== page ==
Three Little Pigs is an animated short film released on May 27, 1933 by United Artists, produced by Walt Disney and directed by Burt Gillett. Based on a fable of the same name, the Silly Symphony won the 1934 Academy Award for Best Animated Short Film. The short cost $22,000 and grossed $250,000. In 1994, it was voted #11 of the 50 Greatest Cartoons of all time by members of the animation field. In 2007, Three Little Pigs was selected for preservation in the United States National Film Registry by the Library of Congress as being “culturally, historically, or aesthetically significant”.
Practical Pig, Fiddler Pig and Fifer Pig are three brothers who build their own houses with bricks, sticks and straw respectively. All three of them play a different kind of musical instrument – Fifer Pig “toots his flute, doesn’t give a hoot and plays around all day,” Fiddler Pig “with a hey diddle diddle, plays on his fiddle and dances all kinds of jigs” and Practical Pig is initially seen as working without rest. Fifer and Fiddler build their straw and stick houses with much ease and have fun all day. Practical, on the other hand, “has no chance to sing and dance for work and play don’t mix,” focusing on building his strong brick house, but his two brothers poke fun at him. An angry Practical warns them “You can play and laugh and fiddle. Don’t think you can make me sore. I’ll be safe and you’ll be sorry when the Wolf comes through your door!” Fifer and Fiddler ignore him and continue to play, singing the now famous song “Who’s Afraid of the Big Bad Wolf?”.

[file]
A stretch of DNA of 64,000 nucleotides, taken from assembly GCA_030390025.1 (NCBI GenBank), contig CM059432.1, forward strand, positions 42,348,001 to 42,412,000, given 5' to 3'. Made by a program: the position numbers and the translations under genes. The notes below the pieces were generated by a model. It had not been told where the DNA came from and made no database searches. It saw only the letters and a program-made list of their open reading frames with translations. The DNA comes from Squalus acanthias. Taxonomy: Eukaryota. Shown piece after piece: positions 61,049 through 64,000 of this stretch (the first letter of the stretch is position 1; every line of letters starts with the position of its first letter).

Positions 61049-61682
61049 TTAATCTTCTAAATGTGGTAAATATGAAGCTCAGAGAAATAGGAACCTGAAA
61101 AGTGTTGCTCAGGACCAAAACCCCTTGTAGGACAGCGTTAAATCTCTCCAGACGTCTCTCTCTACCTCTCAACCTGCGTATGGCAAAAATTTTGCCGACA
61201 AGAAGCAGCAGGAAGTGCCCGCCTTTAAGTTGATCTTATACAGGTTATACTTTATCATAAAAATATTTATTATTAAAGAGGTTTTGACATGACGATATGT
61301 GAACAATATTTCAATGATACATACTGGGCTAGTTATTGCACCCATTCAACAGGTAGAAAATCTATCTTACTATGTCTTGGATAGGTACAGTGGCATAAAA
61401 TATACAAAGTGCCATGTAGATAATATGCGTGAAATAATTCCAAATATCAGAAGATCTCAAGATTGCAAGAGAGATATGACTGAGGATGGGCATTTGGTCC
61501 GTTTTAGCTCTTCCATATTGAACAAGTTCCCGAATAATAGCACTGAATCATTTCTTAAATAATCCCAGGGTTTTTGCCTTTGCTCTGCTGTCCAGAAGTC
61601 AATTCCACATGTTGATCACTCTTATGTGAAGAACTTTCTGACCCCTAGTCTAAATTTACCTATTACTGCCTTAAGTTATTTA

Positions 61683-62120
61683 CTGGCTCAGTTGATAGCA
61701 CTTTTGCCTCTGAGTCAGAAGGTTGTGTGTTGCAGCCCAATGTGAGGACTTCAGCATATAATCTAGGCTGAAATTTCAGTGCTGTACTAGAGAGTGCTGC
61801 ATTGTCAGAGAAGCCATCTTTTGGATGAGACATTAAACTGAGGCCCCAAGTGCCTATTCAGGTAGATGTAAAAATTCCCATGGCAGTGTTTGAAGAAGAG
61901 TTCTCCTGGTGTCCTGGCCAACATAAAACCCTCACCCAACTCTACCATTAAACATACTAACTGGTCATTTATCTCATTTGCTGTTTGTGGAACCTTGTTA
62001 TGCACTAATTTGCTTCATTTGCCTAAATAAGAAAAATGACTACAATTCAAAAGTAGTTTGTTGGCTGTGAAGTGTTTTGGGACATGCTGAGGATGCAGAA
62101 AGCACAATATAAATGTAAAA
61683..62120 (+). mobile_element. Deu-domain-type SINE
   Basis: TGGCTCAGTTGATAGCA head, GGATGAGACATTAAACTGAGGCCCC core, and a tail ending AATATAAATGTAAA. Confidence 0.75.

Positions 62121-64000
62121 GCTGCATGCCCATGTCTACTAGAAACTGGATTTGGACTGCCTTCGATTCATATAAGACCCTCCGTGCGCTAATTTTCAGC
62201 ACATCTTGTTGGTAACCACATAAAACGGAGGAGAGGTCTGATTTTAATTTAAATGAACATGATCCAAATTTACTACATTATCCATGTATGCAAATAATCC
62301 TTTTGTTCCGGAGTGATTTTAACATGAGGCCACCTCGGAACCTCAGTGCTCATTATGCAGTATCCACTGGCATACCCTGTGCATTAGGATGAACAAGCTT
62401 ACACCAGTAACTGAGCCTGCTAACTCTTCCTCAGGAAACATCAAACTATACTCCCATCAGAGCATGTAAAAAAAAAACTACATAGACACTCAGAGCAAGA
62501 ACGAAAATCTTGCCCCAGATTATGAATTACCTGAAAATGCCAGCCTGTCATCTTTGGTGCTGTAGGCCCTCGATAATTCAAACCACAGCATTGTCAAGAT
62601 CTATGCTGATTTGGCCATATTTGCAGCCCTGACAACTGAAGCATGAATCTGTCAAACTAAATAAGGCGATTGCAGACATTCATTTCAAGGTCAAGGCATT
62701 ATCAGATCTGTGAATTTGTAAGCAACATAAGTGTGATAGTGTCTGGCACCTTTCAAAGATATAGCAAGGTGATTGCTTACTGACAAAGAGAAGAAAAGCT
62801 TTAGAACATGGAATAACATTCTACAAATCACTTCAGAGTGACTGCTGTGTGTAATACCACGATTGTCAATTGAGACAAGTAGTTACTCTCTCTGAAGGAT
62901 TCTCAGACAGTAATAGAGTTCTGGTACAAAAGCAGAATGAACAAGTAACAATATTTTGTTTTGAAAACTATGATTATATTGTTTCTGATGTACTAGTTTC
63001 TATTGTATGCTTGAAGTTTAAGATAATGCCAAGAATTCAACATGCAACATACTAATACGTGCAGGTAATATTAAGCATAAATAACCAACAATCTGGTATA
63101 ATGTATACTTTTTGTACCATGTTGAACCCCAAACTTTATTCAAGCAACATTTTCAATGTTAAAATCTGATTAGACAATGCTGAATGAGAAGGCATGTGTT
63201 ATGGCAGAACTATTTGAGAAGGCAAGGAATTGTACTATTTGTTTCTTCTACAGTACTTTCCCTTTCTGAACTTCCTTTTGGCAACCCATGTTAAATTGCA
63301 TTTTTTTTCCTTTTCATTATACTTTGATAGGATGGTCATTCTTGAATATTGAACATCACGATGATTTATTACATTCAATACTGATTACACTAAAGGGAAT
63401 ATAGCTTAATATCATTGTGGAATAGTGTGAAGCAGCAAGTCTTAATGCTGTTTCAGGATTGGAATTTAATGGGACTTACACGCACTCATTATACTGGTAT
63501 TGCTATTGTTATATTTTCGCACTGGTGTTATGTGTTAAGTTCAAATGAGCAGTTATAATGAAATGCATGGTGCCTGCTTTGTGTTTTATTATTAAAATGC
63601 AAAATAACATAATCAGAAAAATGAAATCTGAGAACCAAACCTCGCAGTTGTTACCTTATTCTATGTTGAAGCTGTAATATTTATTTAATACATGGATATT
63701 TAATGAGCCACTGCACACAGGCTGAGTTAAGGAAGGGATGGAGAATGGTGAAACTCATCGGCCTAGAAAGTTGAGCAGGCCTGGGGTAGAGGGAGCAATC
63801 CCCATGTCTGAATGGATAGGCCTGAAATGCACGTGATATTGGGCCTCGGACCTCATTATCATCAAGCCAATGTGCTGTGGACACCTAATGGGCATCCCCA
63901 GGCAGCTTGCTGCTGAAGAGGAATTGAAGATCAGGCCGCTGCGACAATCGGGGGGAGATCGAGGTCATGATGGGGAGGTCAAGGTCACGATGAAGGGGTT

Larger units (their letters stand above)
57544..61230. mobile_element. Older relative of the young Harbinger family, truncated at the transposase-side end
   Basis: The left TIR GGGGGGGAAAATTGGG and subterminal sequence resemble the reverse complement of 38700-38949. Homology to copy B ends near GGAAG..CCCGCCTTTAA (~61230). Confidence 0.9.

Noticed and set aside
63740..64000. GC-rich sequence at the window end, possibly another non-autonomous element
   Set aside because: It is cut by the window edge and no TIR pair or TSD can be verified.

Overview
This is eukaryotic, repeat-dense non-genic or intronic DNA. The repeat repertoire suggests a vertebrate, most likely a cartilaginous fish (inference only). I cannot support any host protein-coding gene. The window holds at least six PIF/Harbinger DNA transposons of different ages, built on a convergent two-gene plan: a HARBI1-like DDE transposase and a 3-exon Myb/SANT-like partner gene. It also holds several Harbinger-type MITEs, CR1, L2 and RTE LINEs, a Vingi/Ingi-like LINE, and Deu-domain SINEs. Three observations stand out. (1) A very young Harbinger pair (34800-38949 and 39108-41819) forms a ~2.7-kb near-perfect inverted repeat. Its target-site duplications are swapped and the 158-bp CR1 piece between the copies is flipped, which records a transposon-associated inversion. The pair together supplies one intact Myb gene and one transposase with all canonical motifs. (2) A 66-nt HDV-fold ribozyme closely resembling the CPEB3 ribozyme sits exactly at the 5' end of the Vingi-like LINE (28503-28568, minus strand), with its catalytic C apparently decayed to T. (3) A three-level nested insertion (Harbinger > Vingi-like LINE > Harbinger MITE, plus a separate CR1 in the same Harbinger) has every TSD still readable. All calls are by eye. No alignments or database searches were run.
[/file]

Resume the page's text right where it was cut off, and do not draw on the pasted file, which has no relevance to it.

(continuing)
As they are singing, the Big Bad Wolf really comes by, at which point Fifer and Fiddler reveal they are in fact very afraid of the wolf. Fifer and Fiddler each retreat to their respective houses; the Wolf first blows Fifer’s house down (except for the roof) with little resistance. Fifer manages to escape and hides at Fiddler’s house. The wolf pretends to give up and go home, but returns disguised as an innocent sheep. The pigs see through the disguise (“Not by the hair of our chinny-chin-chin! You can’t fool us with that old sheep skin!”), whereupon the Wolf blows Fiddler’s house down (except for the door). The two pigs manage to escape and hide at Practical’s house, who willingly gives his brothers refuge; in Practical’s house, it is revealed that his musical instrument is the piano. The Wolf arrives disguised as a Jewish peddler/Fuller Brush man to trick the pigs into letting him in, but fails. The Wolf then tries to blow down the strong brick house (losing his clothing in the process), but is unable, all while a confident Practical plays melodramatic piano music. Finally, he attempts to enter the house through the chimney, but smart Practical Pig takes off the lid of a boiling pot filled with water (to which he adds turpentine) under the chimney, and the Wolf falls right into it. Shrieking in pain, the Wolf runs away frantically, while the pigs sing “Who’s Afraid of the Big Bad Wolf?” again. Practical then plays a trick by knocking on his piano, causing his brothers to think the Wolf has returned and hide under Practical’s bed. /Gjithqka Nga Pak